Browsing named entities in Harper's Encyclopedia of United States History (ed. Benson Lossing). You can also browse the collection for The Hague (Netherlands) or search for The Hague (Netherlands) in all documents.

Your search returned 52 results in 37 document sections:

1 2 3 4
Harper's Encyclopedia of United States History (ed. Benson Lossing), Greek fire, (search)
Greek fire, A combustible composition (unknown, thought to have been principally naphtha) invented by Callinicus, an engineer of Heliopolis, in Syria, in the seventh century, and used by the Greek emperors. A so-called Greek fire, probably a solution of phosphorus in bisulphide of carbon, was employed at the siege of Charleston, S. C., in 1863. The use of all such substances in war is now prohibited, under a decision of the International Peace Conference at The Hague in 1889.
Harper's Encyclopedia of United States History (ed. Benson Lossing), Holland. (search)
he United States on April 19, 1782. This was brought about by the energetic application of John Adams, who, on the capture of Henry Laurens (q. v.), was sent to The Hague as minister plenipotentiary to the States-General, or government, of Holland. His special mission was to solicit a loan, but he was clothed with full powers to Oct. 8, 1782); he also made a successful application for a loan, which was a seasonable aid for the exhausted treasury of the colonies. The treaty was signed at The Hague by John Adams and the representatives of the Netherlands, and was ratified in January, 1783. Late in 1780 Great Britain, satisfied that the Netherlands would been in progress some time. On Dec. 20 King George declared war against Holland. Before the declaration had been promulgated, and while efforts were making at The Hague to conciliate England and avoid war, British cruisers pounced upon and captured 200 unsuspecting merchant vessels laden with cargoes of the aggregate value of $5
Harper's Encyclopedia of United States History (ed. Benson Lossing), International law, (search)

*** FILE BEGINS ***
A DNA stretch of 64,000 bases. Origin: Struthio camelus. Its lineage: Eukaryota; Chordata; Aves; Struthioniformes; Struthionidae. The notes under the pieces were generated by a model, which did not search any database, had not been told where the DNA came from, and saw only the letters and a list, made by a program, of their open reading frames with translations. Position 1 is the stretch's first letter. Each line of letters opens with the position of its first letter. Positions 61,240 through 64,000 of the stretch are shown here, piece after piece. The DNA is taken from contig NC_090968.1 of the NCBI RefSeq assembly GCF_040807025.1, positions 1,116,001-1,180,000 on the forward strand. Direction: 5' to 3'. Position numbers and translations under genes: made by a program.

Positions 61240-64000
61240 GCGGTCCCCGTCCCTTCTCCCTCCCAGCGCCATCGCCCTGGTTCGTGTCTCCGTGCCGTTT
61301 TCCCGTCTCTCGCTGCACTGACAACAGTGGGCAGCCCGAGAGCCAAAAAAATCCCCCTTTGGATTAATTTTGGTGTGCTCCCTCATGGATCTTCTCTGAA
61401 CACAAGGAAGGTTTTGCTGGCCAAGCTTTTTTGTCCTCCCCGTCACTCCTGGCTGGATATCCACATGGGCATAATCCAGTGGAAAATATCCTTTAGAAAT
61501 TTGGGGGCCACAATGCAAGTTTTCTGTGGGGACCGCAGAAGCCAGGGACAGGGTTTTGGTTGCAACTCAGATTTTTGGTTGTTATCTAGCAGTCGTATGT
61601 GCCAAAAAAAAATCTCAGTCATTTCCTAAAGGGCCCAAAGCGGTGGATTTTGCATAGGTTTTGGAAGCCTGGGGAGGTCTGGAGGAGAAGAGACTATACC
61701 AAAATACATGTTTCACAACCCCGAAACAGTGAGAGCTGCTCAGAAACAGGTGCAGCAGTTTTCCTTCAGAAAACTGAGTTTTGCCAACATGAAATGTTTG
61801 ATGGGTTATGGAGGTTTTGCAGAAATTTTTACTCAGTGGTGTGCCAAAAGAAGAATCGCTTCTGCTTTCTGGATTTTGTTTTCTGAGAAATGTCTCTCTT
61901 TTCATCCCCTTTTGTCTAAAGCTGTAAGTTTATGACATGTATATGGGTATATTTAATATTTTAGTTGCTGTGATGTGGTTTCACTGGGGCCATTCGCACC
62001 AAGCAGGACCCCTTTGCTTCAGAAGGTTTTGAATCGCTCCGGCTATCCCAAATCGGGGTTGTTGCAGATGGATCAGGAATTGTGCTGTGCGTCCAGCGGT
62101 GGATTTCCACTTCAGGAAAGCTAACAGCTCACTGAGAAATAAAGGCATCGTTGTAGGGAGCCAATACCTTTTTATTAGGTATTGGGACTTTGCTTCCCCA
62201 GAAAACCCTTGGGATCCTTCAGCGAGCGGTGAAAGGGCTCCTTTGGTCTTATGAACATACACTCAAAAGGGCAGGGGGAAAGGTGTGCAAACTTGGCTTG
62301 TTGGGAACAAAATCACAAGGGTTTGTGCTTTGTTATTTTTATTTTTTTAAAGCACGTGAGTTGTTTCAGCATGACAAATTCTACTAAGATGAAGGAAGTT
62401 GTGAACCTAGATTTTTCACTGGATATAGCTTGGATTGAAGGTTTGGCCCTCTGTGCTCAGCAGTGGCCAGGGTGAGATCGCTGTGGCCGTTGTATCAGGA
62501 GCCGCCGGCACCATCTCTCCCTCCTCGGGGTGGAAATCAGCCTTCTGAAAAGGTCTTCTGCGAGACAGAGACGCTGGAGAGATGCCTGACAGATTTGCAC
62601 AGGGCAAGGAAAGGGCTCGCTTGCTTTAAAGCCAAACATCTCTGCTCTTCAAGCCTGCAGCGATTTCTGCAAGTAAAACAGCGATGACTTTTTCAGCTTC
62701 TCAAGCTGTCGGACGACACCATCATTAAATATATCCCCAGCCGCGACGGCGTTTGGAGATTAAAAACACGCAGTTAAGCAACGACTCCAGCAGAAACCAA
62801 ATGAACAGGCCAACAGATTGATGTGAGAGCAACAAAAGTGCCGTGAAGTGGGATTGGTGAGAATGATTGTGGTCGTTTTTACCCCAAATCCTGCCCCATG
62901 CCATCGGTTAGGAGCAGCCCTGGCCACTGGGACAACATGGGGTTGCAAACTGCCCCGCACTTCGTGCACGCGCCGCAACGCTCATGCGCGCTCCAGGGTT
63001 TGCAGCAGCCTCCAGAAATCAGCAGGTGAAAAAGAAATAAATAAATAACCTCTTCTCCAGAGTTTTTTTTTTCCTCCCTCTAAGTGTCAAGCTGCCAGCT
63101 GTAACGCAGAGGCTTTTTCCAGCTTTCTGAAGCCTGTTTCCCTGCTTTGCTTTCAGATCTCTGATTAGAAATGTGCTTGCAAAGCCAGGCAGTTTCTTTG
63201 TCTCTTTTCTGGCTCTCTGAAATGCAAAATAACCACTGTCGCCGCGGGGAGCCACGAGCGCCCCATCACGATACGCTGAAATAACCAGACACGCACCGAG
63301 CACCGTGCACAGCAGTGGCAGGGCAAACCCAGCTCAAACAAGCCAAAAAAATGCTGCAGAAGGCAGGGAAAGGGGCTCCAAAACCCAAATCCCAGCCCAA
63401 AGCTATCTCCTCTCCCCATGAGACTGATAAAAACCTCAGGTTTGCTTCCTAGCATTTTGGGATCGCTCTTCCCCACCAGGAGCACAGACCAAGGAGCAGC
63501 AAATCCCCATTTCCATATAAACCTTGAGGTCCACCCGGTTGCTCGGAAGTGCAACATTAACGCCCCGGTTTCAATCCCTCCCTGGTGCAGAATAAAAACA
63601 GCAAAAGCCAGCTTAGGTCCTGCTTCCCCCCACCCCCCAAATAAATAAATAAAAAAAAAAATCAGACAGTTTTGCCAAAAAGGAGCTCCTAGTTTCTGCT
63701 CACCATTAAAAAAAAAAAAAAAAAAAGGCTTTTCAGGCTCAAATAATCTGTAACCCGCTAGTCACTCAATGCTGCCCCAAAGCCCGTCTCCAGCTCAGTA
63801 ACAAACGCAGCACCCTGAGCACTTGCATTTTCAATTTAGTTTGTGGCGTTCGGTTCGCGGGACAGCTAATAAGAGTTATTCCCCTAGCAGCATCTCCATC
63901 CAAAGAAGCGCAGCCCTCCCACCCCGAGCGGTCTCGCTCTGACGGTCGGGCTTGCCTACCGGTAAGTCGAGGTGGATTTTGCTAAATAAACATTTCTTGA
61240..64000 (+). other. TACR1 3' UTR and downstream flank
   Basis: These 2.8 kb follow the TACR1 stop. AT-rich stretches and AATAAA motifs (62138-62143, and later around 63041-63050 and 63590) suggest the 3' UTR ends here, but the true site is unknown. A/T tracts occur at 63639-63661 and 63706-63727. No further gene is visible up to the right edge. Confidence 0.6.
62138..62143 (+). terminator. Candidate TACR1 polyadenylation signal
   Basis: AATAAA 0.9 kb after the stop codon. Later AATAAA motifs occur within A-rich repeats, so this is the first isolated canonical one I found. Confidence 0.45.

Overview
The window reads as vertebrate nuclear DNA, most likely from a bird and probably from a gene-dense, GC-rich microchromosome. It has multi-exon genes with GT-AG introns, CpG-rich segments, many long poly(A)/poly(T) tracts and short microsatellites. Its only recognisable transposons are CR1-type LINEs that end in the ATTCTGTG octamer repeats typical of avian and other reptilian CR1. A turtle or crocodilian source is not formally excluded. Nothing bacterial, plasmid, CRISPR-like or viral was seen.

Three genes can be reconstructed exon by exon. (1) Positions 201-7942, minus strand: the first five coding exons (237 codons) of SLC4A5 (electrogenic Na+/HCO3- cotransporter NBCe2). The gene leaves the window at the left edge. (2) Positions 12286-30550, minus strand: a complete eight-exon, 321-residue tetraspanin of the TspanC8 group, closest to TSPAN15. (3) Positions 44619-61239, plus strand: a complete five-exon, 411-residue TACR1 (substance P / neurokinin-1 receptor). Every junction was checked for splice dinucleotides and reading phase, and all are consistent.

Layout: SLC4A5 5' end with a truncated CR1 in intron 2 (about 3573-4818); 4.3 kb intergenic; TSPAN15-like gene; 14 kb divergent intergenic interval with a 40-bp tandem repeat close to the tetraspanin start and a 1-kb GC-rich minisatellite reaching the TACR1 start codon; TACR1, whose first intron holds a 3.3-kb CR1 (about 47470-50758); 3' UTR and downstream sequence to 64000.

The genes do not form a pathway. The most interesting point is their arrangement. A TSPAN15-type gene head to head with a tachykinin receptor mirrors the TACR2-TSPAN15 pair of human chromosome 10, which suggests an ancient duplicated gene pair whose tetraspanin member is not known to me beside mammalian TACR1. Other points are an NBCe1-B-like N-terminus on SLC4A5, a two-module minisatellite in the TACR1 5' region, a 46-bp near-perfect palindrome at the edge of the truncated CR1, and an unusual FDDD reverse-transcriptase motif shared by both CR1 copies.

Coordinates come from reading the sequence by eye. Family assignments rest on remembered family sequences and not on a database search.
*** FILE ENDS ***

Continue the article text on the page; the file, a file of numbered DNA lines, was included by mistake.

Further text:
ther, and in these congresses the United States has occupied a conspicuous place. The Association for the Reform and Codification of the Law of Nations held its first session in Brussels, Oct. 10, 1873, and subsequent ones were held in Geneva, The Hague, Bremen, Antwerp, Frankfort, London, Berne, Cologne, Turin, and Milan. An Institute of International Law was organized in Ghent in 1873, and has since held numerous sessions in various cities of Europe, The most conspicuous action of the natiot. 10, 1873, and subsequent ones were held in Geneva, The Hague, Bremen, Antwerp, Frankfort, London, Berne, Cologne, Turin, and Milan. An Institute of International Law was organized in Ghent in 1873, and has since held numerous sessions in various cities of Europe, The most conspicuous action of the nations concerning the abolition of international hostilities was taken in the Peace Conference at The Hague, in 1899, to which the United States was also a party. See codes; field, David Dudley.
Harper's Encyclopedia of United States History (ed. Benson Lossing), Lee, Charles 1731- (search)
ns, the Americans had unbounded confidence in Lee, and many were in favor of making him commander-in-chief of the Continental army at the time Washington was appointed. Indeed, he expected the honor, and was disappointed and surprised because he did not receive it. He had been in military training from his boyhood, and represented himself as well versed in the science of war. He was better understood in England. From what I know of him. wrote Sir Joseph Yorke, then British minister at The Hague, he is the worst present which could be made to any army. And so he proved to the Americans. He was selfish in the extreme. He had left the English army because he saw no chance of being provided for at home. Soured against his government, he had sought employment anywhere as a mere military adventurer. He venerated England, and declared it to be wretchedness itself, not being able to herd with the class of men [the English] to which he had been accustomed from infancy. He was contin
Harper's Encyclopedia of United States History (ed. Benson Lossing), Lee, William 1737-1795 (search)
lomatist; born in Stratford, Va., in 1737: brother of Richard Henry and Arthur; was agent for Virginia in London, and became a merchant there. The city of London being overwhelmingly Whig in politics, William Lee was elected sheriff of that city and Middlesex county in 1773. In 1775 he was chosen alderman, but on the breaking out of the war in America retired to France. Congress appointed him commercial agent at Nantes at the beginning of 1777, and he was afterwards American minister at The Hague. Mr. Lee was also agent in Berlin and Vienna, but was recalled in 1779. In 1778 Jan de Neufville, an Amsterdam merchant, procured a loan to the Americans from Holland, through his house, and, to negotiate for it, gained permission of the burgomasters of Amsterdam to meet Lee at Aix-la-Chapelle. There they arranged terms for a commercial convention proper to be entered into between the two republics. When Lee communicated this project to the American commissioners at Paris, they (having